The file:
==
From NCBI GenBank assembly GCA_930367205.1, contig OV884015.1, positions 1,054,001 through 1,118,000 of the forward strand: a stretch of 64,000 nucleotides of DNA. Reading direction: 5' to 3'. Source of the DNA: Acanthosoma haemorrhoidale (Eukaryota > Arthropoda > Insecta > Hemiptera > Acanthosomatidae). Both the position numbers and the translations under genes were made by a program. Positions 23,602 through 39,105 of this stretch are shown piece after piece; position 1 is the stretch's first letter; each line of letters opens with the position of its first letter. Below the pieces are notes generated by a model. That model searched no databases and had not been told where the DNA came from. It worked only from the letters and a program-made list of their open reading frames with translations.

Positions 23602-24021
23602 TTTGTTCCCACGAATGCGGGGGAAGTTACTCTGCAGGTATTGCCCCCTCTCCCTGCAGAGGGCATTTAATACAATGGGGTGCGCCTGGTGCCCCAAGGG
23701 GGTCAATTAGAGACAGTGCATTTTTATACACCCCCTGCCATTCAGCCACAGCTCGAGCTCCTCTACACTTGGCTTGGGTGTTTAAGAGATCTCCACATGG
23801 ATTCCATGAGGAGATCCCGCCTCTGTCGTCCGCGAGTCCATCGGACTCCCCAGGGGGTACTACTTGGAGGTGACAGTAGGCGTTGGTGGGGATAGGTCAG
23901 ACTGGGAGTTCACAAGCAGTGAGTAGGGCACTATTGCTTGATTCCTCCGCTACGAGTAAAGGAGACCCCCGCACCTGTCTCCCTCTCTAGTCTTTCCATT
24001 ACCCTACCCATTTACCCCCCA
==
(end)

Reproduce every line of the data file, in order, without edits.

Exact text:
From NCBI GenBank assembly GCA_930367205.1, contig OV884015.1, positions 1,054,001 through 1,118,000 of the forward strand: a stretch of 64,000 nucleotides of DNA. Reading direction: 5' to 3'. Source of the DNA: Acanthosoma haemorrhoidale (Eukaryota > Arthropoda > Insecta > Hemiptera > Acanthosomatidae). Both the position numbers and the translations under genes were made by a program. Positions 23,602 through 39,105 of this stretch are shown piece after piece; position 1 is the stretch's first letter; each line of letters opens with the position of its first letter. Below the pieces are notes generated by a model. That model searched no databases and had not been told where the DNA came from. It worked only from the letters and a program-made list of their open reading frames with translations.

Positions 23602-24021
23602 TTTGTTCCCACGAATGCGGGGGAAGTTACTCTGCAGGTATTGCCCCCTCTCCCTGCAGAGGGCATTTAATACAATGGGGTGCGCCTGGTGCCCCAAGGG
23701 GGTCAATTAGAGACAGTGCATTTTTATACACCCCCTGCCATTCAGCCACAGCTCGAGCTCCTCTACACTTGGCTTGGGTGTTTAAGAGATCTCCACATGG
23801 ATTCCATGAGGAGATCCCGCCTCTGTCGTCCGCGAGTCCATCGGACTCCCCAGGGGGTACTACTTGGAGGTGACAGTAGGCGTTGGTGGGGATAGGTCAG
23901 ACTGGGAGTTCACAAGCAGTGAGTAGGGCACTATTGCTTGATTCCTCCGCTACGAGTAAAGGAGACCCCCGCACCTGTCTCCCTCTCTAGTCTTTCCATT
24001 ACCCTACCCATTTACCCCCCA